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With NATO Defense Buildup, US Weapons Makers Could Benefit

FILE - A Lockheed Martin F-35 Lightning II fighter jet is seen in its hangar at Patuxent River Naval Air Station, in the eastern U.S. state of Maryland, Oct. 28, 2015.

With Thursday's renewed pledge by NATO countries to meet defense spending goals, some of the biggest beneficiaries could be U.S. weapons manufacturers, which annually already export billions of dollars worth of arms across the globe.

As the annual NATO summit ended in Brussels, U.S. President Donald Trump claimed success in pushing NATO's 29 member states to meet their 2024 goal of each year spending 2 percent of the size of their national economies on defense, to bolster NATO's readiness in the event of an attack from Russia or anyone else. Currently, only five countries - Britain, Estonia, Greece, Latvia and the U.S. - meet that standard.

While any defense buildup would include an array of costs, such as paying for more troops and construction of military installations, some of the increased spending would likely go toward munitions, fighter jets, missiles and missile defense systems.

The U.S. is already the world's biggest arms exporter, at 34 percent of the global total from 2013 to 2017. The State Department last year approved more than $75 billion in overseas sales of weaponry of one sort or another, topping the previous record of over $68 billion in 2012. Those figures easily surpass weapons sales from the next two biggest arms exporters, Russia and China.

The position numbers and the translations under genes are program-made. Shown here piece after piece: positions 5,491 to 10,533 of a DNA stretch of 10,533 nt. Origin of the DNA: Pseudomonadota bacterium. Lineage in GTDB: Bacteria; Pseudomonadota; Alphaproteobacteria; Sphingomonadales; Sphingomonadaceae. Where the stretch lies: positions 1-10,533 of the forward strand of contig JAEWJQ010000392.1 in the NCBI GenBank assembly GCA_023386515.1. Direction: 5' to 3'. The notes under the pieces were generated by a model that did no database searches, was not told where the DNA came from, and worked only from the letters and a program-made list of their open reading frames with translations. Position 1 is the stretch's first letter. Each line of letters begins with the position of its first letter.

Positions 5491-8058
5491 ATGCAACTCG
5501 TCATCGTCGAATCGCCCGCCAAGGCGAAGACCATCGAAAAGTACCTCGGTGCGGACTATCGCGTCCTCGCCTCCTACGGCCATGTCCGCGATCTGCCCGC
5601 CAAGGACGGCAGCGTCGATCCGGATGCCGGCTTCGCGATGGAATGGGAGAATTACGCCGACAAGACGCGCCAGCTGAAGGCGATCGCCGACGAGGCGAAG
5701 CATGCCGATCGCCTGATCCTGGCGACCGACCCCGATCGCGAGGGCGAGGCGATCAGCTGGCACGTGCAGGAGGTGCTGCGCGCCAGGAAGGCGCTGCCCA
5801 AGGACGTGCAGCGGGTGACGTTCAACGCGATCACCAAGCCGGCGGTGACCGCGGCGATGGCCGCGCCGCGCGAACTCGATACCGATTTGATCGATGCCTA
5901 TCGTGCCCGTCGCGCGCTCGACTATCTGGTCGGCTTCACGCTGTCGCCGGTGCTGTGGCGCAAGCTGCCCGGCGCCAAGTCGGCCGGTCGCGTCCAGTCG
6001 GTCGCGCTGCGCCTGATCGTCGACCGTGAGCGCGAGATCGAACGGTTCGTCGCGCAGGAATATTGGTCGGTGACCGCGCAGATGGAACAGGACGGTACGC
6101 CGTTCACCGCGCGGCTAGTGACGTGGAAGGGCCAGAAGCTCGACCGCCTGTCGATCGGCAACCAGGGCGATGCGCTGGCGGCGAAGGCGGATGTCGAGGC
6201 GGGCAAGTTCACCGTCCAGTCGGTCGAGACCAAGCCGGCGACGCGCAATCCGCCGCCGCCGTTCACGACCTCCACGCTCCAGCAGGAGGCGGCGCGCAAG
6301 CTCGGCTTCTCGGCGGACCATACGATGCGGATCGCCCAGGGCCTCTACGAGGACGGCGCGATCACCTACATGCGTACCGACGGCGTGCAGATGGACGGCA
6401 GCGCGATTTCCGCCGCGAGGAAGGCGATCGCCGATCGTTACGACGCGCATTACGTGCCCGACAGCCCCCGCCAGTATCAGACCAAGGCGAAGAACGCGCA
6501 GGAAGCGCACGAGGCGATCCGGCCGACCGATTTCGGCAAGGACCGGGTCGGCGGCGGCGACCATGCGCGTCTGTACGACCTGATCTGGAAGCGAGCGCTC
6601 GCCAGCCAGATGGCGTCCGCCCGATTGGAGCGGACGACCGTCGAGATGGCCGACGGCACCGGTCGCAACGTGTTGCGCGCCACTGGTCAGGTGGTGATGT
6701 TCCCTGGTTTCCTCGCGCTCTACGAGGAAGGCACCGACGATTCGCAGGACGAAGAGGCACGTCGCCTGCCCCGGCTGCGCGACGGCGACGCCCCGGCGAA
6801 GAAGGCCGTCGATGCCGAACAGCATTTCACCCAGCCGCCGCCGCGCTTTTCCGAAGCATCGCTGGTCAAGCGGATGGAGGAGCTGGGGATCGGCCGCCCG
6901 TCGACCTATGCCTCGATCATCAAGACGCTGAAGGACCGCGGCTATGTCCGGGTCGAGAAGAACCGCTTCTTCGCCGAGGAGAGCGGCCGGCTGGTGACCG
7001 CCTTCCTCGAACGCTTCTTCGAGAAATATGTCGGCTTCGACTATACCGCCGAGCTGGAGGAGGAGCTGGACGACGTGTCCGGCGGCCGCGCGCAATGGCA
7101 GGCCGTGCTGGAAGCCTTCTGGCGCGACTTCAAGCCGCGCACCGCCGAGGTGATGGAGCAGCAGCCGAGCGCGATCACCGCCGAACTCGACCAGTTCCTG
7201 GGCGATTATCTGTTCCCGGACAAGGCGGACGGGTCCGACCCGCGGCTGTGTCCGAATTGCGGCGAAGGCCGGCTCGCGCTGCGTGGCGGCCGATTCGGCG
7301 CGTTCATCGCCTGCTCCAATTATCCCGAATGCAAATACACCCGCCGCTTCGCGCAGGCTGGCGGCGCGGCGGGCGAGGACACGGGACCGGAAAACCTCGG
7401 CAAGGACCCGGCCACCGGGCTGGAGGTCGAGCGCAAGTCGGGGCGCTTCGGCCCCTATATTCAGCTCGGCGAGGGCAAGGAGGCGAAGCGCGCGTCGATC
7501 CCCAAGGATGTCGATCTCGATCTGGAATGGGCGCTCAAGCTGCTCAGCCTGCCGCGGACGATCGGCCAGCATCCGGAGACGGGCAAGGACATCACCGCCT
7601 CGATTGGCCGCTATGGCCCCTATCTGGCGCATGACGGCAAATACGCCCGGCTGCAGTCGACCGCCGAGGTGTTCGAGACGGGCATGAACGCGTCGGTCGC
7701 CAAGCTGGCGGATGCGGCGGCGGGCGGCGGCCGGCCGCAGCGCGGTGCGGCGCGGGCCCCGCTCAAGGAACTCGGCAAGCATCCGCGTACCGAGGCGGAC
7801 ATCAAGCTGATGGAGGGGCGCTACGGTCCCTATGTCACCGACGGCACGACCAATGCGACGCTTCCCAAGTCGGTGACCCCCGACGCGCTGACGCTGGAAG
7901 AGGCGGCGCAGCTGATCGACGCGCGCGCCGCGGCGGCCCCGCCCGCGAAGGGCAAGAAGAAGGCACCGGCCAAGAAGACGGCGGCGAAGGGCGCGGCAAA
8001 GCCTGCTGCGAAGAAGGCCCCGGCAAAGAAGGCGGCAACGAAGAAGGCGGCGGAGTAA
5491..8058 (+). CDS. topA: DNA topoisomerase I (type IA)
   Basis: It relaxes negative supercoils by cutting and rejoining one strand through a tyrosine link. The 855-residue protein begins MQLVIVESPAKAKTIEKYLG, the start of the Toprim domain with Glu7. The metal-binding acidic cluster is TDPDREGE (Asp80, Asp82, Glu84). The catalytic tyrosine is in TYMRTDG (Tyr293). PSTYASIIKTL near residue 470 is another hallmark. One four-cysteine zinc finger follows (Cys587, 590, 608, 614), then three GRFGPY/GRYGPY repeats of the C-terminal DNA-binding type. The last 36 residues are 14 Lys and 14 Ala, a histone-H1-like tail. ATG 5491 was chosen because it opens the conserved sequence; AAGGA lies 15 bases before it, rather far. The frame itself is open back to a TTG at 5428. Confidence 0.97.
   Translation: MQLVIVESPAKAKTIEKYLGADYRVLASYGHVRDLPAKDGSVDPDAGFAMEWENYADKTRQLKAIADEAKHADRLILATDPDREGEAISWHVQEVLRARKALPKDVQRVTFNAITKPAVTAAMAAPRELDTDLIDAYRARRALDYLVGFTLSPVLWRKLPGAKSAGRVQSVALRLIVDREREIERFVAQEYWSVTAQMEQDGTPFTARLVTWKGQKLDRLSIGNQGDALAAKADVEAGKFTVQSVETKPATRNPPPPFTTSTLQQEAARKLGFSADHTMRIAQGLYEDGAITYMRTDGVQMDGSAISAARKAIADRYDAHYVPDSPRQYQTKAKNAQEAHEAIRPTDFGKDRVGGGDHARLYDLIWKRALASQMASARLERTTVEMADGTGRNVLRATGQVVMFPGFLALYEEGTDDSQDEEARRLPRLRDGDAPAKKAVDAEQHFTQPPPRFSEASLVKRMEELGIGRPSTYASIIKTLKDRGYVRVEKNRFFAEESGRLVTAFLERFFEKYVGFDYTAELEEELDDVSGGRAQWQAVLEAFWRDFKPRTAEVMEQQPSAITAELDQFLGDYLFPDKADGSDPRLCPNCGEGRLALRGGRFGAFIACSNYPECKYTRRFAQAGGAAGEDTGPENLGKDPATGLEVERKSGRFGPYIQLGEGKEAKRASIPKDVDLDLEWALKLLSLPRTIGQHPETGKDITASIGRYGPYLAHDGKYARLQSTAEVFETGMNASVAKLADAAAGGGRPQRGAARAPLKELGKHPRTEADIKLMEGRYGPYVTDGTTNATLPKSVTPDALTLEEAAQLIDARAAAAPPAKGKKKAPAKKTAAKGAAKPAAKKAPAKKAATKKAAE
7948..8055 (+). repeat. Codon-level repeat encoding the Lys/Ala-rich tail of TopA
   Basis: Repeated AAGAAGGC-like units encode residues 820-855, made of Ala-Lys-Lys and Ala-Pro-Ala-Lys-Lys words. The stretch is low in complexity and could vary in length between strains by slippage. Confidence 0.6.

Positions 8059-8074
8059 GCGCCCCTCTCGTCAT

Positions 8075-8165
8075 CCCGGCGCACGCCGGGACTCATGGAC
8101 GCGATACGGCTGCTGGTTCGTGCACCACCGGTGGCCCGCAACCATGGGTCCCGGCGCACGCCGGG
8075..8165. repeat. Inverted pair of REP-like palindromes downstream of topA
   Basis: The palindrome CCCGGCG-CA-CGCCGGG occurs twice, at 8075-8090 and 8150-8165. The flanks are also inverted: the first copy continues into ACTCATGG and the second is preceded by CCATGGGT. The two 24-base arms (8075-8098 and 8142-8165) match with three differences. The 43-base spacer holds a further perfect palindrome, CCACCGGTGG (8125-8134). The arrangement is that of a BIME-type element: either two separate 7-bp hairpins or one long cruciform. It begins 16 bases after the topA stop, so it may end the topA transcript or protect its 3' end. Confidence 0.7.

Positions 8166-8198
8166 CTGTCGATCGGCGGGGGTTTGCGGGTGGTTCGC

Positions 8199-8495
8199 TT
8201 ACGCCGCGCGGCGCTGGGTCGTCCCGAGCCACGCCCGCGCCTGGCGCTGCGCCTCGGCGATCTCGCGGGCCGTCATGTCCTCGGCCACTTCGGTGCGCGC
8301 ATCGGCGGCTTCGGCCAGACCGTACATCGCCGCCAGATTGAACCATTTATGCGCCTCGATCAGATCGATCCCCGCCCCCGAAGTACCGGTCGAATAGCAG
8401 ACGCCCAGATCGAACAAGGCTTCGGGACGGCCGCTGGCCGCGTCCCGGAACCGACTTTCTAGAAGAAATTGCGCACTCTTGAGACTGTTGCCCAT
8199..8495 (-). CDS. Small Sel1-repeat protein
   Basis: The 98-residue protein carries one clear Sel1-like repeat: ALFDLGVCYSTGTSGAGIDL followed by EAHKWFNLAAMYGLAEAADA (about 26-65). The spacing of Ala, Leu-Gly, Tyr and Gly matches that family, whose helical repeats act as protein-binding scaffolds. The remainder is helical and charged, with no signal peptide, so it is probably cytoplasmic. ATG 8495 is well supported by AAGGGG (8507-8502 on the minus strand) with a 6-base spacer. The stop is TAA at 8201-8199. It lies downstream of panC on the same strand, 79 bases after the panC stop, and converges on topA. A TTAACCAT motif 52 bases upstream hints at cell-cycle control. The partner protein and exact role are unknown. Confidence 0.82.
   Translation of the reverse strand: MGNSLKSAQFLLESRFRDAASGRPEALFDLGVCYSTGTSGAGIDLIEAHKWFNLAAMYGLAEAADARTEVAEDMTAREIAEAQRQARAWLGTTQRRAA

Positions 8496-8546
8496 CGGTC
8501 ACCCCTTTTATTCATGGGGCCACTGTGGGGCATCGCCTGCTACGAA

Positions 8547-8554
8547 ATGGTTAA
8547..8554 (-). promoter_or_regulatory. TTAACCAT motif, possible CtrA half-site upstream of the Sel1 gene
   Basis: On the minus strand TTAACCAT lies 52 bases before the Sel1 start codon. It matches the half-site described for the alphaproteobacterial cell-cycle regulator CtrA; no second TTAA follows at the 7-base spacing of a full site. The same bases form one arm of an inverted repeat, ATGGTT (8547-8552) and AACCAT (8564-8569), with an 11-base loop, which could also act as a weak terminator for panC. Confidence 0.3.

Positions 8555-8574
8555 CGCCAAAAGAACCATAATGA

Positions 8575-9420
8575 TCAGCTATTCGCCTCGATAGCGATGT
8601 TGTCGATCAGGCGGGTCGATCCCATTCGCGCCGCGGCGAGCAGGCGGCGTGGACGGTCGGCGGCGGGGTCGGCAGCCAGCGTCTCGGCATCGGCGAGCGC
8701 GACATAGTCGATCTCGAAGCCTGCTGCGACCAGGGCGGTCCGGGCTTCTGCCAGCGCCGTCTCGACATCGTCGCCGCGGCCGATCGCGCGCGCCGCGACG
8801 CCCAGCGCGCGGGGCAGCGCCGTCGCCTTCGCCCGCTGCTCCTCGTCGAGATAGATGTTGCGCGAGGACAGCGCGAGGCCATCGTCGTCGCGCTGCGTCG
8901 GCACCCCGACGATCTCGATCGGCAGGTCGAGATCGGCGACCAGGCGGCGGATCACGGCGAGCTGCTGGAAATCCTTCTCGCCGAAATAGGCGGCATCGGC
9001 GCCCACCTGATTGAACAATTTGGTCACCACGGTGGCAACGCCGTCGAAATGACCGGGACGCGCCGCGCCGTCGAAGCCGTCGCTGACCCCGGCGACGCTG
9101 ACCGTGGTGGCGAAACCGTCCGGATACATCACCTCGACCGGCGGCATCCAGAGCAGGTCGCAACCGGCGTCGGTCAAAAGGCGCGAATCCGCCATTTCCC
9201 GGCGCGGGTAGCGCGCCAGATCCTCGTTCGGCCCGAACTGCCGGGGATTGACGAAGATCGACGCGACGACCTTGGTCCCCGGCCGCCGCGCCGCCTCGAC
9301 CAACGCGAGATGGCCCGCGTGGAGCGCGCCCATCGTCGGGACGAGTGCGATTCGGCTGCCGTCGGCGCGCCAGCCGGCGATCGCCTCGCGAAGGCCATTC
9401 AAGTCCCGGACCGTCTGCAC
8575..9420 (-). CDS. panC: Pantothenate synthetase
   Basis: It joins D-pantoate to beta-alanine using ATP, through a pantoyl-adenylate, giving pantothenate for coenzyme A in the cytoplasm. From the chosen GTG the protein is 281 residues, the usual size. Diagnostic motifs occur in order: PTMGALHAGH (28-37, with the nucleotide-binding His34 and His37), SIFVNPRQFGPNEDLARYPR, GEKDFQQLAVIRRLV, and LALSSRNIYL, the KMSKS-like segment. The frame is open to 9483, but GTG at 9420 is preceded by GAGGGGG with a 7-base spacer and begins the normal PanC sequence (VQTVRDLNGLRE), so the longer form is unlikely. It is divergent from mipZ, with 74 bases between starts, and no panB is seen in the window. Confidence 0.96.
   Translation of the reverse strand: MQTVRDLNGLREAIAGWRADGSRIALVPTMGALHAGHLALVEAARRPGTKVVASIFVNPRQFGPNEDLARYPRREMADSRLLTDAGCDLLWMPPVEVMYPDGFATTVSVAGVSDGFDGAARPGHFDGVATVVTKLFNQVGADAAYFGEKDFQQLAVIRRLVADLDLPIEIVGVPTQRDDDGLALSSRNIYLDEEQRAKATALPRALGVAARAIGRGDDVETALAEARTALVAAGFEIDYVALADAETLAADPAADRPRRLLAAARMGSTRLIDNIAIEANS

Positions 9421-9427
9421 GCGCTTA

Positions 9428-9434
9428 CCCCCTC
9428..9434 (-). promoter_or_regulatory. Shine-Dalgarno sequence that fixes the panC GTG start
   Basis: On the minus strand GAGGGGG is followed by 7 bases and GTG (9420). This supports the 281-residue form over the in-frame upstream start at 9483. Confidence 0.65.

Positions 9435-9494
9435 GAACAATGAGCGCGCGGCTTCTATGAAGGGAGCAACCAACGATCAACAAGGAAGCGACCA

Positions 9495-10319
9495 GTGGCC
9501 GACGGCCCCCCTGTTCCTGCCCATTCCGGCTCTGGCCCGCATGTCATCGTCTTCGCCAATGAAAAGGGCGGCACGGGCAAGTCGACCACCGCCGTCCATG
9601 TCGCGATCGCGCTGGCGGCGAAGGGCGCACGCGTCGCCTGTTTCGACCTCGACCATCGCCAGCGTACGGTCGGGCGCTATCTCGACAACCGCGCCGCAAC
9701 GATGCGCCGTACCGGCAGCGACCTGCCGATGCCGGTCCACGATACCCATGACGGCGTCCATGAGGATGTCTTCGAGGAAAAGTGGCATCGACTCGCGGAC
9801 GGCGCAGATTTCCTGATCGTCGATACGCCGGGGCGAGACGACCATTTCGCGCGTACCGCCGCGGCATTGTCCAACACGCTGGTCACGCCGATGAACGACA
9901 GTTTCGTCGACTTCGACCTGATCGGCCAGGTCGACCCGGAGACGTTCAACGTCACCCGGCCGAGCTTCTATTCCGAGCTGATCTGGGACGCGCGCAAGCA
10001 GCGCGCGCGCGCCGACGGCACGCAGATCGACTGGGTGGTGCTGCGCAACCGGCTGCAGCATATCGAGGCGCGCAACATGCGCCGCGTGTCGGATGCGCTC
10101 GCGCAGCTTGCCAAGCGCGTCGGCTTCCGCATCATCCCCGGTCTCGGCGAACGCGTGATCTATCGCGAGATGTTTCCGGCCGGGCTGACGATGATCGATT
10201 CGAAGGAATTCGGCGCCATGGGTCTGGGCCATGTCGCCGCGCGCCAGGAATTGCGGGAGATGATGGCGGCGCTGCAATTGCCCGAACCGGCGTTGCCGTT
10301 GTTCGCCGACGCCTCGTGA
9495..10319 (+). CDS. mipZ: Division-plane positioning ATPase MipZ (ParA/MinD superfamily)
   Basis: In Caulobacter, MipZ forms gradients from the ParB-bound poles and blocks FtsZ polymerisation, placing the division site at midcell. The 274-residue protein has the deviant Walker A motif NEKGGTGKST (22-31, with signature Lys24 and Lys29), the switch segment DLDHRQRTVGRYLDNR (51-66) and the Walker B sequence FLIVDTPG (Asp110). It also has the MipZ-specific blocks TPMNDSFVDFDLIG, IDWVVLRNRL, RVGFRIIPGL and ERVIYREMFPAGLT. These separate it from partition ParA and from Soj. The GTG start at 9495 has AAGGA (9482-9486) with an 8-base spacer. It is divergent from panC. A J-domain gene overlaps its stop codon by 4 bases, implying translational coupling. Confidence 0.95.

Trade deficit buster?

Some of the biggest weapons and fighter jet makers in the world are U.S. companies - Lockheed Martin, Boeing, Northrop Grumman, Raytheon and General Dynamics, among them. But relatively small shares of their sales have in recent years been to European countries, which now may need to buy more U.S.-made munitions and jets to meet the NATO spending goal.

Increased weapons sales to Europe could also reduce the current $151 billion annual U.S. trade deficit with the European Union, which Trump assails as much as he has complained about lower European national defense expenditures compared to the U.S. in relationship to the size of their respective economies. The U.S. spends 3.5 percent of its economy on defense.

Last year, according to the Security Assistance Monitor, which tracks arms sales trends, five NATO countries — Poland, Canada, Romania, Britain and Greece — were among the 20 largest U.S. arms buyers, with Saudi Arabia, at more than $17 billion, easily topping the list as the biggest U.S. weapons purchaser.

During the 2013-2017 period, the Stockholm International Peace Research Institute reported that Asia and Oceania accounted for 42 percent of global weapons imports, with the Middle East at 32 percent, Europe at 11 percent and Africa and the Americas at about 7 percent apiece.